November 17, 2016    6 minute read

What Modi’s Demonitisation Means For The Indian Economy

The Monetary Polices Of Modi    November 17, 2016    6 minute read

What Modi’s Demonitisation Means For The Indian Economy

On November 9th, 2016, while the world reeled from the shock result of the US Presidential Elections, a nation of a billion faced an even bigger surprise.

The Prime Minister of India, Narendra Modi, in a rare televised address, dropped a bombshell, declaring that all existing currency notes of 500 and 1000 rupees (the equivalent of approximately eight and 16 dollars) would be demonetised, with immediate effect. PM Modi pointed out that the objectives behind such a drastic measure were to curb terror financing, limit corruption and discourage tax evasion on undeclared income, colloquially known as “black money”.

Expect The Unexpected

Many expressed shock at such a sudden and decisive step, as cash still rules supreme in India. Some 68% of all transactions in the country are cash-based, and the Reserve Bank of India has estimated that the banned currency notes formed over 86% of all currency in circulation.

But the move was regarded as largely positive, as seen in a survey by NewsGram, where an overwhelming majority, i.e. 82% of those surveyed, approved the measure. It was widely hailed by Twitterati and intellectuals alike as ‘revolutionary’. The Revenue Secretary, Hasmukh Adhia, even called it a ‘surgical strike’ on corruption. But not everyone was pleased with the move, especially the prominent opposition parties such as the Trinamool Congress whose leader, Mamata Banerjee, called it a “financial chaos and disaster on the people of India”.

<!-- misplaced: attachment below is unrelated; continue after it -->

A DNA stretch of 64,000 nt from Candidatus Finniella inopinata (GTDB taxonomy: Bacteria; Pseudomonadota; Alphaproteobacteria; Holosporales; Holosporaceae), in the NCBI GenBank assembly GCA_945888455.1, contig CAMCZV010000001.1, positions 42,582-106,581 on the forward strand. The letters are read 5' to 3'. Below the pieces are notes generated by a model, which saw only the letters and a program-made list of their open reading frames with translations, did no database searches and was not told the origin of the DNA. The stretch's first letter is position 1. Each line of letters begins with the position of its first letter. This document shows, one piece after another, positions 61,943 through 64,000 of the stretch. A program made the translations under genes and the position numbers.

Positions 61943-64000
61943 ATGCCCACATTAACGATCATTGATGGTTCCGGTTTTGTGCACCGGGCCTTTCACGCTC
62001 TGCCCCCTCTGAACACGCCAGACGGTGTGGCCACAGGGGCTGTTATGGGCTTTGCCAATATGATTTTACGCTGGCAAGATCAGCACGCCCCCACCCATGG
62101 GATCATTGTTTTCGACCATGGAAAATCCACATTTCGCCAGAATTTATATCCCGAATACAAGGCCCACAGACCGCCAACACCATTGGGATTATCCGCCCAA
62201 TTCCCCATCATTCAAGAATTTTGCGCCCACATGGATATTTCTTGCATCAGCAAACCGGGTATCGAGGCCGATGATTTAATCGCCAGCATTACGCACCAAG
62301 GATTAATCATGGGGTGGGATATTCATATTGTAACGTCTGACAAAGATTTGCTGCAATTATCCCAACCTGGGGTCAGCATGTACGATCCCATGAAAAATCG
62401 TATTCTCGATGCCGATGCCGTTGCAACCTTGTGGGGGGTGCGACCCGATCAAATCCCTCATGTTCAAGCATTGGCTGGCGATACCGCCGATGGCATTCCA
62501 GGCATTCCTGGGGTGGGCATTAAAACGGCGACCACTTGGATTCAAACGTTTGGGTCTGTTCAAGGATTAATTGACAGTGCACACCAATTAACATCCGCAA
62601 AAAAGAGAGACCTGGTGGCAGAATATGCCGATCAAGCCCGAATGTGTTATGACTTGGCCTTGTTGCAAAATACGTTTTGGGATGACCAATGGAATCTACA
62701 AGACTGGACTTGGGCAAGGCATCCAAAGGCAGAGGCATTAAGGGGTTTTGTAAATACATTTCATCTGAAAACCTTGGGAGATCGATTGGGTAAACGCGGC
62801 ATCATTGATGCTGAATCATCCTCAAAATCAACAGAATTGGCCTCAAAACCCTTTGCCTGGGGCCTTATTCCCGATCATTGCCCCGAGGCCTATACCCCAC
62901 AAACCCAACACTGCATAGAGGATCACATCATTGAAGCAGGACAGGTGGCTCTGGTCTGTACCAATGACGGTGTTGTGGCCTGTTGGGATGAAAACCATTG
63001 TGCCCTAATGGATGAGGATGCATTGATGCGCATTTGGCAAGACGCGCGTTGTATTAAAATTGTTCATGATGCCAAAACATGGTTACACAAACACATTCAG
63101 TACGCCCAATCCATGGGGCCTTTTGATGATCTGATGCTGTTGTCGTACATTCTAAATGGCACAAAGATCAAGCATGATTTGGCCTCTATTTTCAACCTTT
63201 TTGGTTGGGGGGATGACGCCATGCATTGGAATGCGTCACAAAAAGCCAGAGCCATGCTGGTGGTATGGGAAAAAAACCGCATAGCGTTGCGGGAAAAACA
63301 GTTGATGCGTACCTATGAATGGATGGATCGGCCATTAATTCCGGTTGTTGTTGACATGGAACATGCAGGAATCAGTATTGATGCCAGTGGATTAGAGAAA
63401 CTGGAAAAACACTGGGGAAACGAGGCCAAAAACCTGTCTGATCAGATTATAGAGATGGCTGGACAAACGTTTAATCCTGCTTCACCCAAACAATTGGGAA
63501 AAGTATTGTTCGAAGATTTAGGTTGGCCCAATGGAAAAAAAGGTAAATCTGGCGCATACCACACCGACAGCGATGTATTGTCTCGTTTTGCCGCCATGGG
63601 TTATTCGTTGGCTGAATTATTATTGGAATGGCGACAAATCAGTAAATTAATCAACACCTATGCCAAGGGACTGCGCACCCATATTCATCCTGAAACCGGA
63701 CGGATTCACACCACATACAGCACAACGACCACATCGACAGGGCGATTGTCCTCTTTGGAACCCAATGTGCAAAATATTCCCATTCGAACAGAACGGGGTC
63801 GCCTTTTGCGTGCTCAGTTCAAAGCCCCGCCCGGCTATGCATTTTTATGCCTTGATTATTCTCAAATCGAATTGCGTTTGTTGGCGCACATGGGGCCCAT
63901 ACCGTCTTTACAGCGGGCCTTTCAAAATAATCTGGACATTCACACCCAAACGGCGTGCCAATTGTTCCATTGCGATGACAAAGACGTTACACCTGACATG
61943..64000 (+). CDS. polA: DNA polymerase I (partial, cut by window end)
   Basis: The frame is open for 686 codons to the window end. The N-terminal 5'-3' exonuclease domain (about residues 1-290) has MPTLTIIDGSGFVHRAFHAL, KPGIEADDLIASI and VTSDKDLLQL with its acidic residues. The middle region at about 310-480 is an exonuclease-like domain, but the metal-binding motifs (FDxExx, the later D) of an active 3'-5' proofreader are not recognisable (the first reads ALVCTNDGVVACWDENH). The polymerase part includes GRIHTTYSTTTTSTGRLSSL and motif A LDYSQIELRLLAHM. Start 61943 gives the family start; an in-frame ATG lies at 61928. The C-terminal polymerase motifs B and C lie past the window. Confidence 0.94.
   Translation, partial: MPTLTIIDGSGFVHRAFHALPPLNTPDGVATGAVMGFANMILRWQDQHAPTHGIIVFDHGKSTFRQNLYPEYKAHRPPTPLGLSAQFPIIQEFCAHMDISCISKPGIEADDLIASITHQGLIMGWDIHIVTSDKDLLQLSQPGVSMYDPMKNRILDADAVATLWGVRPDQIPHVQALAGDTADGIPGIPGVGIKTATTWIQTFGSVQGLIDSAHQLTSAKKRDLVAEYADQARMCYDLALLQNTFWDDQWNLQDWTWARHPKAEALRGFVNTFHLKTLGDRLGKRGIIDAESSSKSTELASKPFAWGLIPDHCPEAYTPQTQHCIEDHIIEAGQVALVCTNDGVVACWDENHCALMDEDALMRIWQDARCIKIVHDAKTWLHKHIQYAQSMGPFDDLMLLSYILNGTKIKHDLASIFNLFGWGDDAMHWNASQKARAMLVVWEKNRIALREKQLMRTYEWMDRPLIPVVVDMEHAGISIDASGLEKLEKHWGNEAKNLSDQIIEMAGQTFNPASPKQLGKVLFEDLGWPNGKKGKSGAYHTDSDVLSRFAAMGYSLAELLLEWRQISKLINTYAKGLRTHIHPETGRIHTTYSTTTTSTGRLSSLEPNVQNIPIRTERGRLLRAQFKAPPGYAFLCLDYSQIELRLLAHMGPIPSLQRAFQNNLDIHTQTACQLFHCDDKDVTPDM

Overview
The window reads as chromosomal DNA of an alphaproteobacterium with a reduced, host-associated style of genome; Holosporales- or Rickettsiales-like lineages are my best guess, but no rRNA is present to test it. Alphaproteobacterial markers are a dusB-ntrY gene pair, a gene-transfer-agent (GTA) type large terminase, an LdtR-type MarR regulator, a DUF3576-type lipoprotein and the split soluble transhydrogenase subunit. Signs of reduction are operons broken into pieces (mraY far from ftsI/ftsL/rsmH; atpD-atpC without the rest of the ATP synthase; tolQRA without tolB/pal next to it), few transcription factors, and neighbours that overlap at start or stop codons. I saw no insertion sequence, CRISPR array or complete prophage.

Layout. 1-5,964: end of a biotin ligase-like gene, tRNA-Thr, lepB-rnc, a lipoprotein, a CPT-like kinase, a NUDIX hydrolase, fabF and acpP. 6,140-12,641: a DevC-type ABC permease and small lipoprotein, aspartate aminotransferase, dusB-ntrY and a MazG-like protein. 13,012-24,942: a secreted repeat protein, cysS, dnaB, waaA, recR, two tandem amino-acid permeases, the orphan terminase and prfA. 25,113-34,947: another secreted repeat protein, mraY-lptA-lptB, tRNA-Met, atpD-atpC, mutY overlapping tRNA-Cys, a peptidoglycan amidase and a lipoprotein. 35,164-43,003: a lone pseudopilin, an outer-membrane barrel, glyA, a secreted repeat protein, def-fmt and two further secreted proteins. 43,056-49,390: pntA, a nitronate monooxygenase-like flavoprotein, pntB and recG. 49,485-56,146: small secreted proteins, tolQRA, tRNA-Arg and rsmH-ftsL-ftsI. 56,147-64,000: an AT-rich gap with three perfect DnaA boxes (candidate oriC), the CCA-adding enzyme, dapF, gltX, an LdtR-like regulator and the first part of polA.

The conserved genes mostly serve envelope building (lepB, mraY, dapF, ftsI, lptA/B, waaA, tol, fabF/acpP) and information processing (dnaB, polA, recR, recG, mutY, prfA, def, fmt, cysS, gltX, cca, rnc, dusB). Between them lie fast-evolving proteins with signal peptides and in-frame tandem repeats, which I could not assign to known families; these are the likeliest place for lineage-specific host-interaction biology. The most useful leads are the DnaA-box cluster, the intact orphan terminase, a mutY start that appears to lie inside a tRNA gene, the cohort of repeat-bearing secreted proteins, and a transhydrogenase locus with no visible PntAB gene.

The demonetisation follows a tax amnesty scheme called the Income Declaration Scheme which, after several extensions, was concluded on September 30th, 2016, as the final deadline for people to declare their assets and pay tax on the same. PM Modi had promised strict action against tax evaders after the end of a successful 2014 general elections campaign, and this is being viewed as the first significant move towards the same.

The Economic Impact of Demonetisation

Economists and policy makers remain undecided about the move’s long-term effects, but the short-term effects are already being felt in the week following the ban. Most banks have been forced to recall retired employees to deal with the heavy workload, with queues exceeding one kilometre in length becoming commonplace at urban branches.

As financial institutions and the public generally struggle to meet daily cash demands, the Indian economy is in for a shaky period. Experts feel that the real estate, commodities and retail sectors will be the worst affected in the short term.

68% of all transactions in India
are done in cash

A free fall in real estate prices is highly expected by most experts as they view real estate to be a popular vehicle for converting unaccounted income into real assets. The sector is expected to be the most impacted by the move, as the ‘Realty Index’ saw an 11.8 % crash on the Bombay Stock Exchange the very next day after the announcement.

Low cash liquidity may force prices to go down, resulting in higher demand in the long run, but experts feel that the effects of demonetisation will be felt for at least the next two quarters.

A Domino Effect

A fall in demand for luxury goods is also expected as a large portion of the transactions in the Indian luxury market is carried out through cash. Since luxury goods are virtually untraceable, it is a much sought-after method of converting unaccounted income.